Max Vande Vaarst’s story “Sinclair Stein” appears in Midwestern Gothic Issue 12, out now.
How long have you been writing?
I’ve spent nearly two decades trying to put words before and after other words to make pretty things come out. I didn’t get good at it (assuming that I am now “good at it” – and, really, who knows?) until late 2011. Writing’s been my calling since I was self-publishing Sesame Street fan fiction in my playroom, but in a sense, I’m only a couple years into making it my career.
What’s your connection to the Midwest?
East Coaster by birth, Purdue University Boilermaker by the grace of God (to paraphrase the t-shirt slogan). I’ve been fortunate enough to call the state of Indiana home for a fifth of my life, and even more fortunate to have explored much of the rest of the Midwest through my personal adventures. I really do believe that broad, swollen, thousand-mile sweep of corn is the best thing our country has going.
How has the Midwest influenced your writing?
Immeasurably. Maybe the best example is my first story, “Hard Travelin’” (originally published in Jersey Devil Press). It’s about Village-era Bob Dylan, so even though it’s largely set near New York, the Midwest bleeds all the way through it. I re-read it every so often and it always makes me wish I were back in the Twin Cities. Or in 1961. Either would be nice.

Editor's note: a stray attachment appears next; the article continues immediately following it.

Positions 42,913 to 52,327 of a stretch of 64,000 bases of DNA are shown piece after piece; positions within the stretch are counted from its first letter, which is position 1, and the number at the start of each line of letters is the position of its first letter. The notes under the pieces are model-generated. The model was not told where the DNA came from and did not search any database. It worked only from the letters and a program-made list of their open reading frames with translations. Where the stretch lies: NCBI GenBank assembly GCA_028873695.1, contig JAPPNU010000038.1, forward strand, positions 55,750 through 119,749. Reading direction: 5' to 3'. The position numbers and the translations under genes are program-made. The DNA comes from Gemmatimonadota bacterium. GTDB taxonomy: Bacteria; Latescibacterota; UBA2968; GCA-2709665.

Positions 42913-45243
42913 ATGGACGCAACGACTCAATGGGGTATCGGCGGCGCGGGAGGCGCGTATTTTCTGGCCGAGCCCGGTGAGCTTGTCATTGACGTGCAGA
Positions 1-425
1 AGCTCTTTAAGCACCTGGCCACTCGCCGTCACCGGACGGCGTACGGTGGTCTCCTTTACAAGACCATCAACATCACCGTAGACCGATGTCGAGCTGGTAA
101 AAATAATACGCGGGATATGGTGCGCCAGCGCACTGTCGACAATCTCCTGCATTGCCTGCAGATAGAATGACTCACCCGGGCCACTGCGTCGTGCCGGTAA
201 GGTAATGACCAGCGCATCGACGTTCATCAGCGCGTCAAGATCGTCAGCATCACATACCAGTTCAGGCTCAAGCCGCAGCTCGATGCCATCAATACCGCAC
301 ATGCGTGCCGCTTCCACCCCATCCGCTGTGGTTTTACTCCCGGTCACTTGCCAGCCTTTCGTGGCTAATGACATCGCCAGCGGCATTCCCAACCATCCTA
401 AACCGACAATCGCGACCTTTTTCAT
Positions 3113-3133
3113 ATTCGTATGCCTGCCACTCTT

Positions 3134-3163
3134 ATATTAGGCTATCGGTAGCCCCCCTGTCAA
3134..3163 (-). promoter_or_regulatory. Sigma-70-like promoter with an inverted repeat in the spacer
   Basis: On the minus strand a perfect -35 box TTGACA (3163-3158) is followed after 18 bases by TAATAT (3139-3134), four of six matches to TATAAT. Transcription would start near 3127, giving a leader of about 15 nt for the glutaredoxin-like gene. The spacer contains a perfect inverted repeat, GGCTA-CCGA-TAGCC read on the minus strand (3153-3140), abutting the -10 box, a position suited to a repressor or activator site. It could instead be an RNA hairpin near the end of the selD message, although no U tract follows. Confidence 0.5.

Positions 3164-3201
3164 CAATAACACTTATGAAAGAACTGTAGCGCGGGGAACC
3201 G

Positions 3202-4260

Why do you believe there has never really been a regionalist push for Midwestern writing in the past like there has with the South or even the West Coast?
I know Southerners. I adore the South. But I could never adore the South more than Southerners themselves. Let’s face it—Southern Gothic exists as a genre because the nature of the South requires that it exist. The Midwest is not nearly so self-consumed.
How do you feel about social media to promote your writing, and do you use it?
I’m not notable enough to carry a social media presence. I’ve got a Facebook, I guess. I hate the fact that I have a Facebook. I only keep it around because I’m convinced that going off the social grid in 2014 means transforming into Grizzly Man or post-Berkeley Ted Kaczynski.
Honestly? Into the Wild. Not because of anything Krakauer wrote, but because I’m one of those naive bleeding hearts who earnestly believe that giving away all of your parents’ money and totaling your Datsun in the Arizona desert are the most beautiful and heroic pursuits on earth. See? Chris McCandless never had a Facebook.
Kraft mac and cheese. The whole box at once, preferably. Got to get your daily helping of neon orange processed bullshit.
If you could have coffee (or tea or a beer) with any literary figure, alive or dead, who would it be?
Twain. With beer. On a pastoral white country porch. Wearing bolo ties.
Where can we find more information about you?
Okay, so I don’t have a Twitter, but I do have a website. Maxvandevaarst.com.